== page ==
Writer/director Richard Linklater is a doughy-faced, unassuming man who speaks about his work like he's talking with a neighbour. But what he says is oddly mesmerizing. Similarly, Before Sunrise is purely a dialogue between a juvenile American man, and a dreamy French woman. What they say isn't special, but is oddly remarkable.
Jesse (Ethan Hawke) is an unambitious, pretentious cynic. Celine (Julie Delpy) is the worldly, fearful optimist. Their qualities are the opposing skins men and women wear, but their hearts share the same hopeless romantic beat. They meet on a train, start talking, and decide to stop in Vienna and talk until Jesse's plane leaves at sunrise. They stroll around the city and discuss what they encounter and their innermost theories about the world.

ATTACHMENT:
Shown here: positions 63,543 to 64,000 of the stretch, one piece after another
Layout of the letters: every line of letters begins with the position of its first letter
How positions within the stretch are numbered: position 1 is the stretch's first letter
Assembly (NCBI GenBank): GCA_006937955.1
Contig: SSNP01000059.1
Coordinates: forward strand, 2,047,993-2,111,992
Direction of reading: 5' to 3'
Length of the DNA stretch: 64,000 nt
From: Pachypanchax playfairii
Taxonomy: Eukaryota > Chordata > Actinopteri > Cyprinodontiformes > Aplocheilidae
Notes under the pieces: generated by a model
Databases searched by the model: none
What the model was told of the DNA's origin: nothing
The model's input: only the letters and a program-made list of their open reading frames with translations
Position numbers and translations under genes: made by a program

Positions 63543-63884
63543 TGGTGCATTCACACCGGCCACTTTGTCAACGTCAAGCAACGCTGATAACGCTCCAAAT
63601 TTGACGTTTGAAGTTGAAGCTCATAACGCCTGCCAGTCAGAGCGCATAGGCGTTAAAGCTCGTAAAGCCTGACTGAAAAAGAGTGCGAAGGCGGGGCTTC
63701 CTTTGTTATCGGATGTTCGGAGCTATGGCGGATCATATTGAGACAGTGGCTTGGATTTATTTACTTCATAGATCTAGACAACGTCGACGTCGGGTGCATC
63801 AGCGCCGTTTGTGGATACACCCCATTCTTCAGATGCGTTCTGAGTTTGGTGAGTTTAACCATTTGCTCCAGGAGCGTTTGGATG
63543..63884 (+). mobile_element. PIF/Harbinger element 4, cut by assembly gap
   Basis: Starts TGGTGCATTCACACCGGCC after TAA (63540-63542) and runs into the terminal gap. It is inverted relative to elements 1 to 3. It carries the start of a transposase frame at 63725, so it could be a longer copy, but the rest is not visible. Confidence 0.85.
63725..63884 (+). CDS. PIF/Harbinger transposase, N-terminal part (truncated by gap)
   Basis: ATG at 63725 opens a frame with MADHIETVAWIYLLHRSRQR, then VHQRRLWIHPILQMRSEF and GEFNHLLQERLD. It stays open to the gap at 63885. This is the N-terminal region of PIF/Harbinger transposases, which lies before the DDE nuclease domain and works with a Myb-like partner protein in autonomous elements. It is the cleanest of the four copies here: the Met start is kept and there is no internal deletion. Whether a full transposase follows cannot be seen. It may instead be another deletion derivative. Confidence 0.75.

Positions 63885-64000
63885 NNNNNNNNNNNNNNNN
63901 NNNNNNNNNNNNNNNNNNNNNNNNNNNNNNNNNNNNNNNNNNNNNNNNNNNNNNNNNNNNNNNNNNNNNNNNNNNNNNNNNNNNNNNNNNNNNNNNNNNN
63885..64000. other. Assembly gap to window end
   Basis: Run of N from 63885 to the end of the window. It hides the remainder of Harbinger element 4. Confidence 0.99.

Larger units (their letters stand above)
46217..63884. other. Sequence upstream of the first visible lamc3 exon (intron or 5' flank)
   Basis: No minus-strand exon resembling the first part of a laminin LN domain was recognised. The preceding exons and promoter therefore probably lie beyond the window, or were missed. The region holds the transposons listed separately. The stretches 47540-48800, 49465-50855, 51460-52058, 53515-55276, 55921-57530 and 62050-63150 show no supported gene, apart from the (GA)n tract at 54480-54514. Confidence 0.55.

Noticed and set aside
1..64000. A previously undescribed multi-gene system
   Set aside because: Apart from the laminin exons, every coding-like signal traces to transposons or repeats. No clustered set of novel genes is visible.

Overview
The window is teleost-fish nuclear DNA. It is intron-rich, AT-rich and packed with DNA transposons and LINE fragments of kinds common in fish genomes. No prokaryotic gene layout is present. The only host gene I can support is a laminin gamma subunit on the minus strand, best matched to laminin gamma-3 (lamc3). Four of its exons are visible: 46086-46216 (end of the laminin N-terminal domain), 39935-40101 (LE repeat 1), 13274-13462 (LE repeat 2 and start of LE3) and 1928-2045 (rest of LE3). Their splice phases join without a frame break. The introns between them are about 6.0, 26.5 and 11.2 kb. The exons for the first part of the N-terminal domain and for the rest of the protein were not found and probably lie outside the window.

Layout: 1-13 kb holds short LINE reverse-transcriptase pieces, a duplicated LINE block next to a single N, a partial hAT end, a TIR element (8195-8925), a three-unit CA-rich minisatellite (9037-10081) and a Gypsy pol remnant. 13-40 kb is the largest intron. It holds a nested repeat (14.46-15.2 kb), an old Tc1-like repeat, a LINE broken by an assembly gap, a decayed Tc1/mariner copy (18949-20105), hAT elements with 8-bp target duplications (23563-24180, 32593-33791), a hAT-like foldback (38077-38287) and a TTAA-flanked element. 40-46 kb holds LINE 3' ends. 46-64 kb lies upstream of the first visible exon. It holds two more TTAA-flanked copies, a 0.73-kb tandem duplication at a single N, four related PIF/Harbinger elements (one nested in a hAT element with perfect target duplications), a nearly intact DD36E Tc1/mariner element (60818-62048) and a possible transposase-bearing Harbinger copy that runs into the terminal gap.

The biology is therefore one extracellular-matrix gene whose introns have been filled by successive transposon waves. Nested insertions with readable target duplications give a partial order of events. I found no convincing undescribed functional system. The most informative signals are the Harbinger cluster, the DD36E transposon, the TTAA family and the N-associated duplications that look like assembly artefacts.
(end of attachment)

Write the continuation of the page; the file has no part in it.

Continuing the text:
What is most interesting about this dialogue is its unique freedom. Couples gradually build honesty over time. Jesse and Celine are not a couple, nor are they dating. They are somewhat removed from traditional roles because they are free to leave each other at any time. Their conversations are affectionate, flattering, and honest. The loveliest of these is the scene where they role-play talking to their friend on the phone. They're really just talking to each other, but the pretense allows them to reveal their feelings more intimately.
If you saw Linklater's later film, Waking Life, you'd see where this style of analytical/hypothetical dialogue was going. It's not for everyone. Before Sunrise offers no answers, and simply explores the ideas, fears, and dreams of a young man and woman.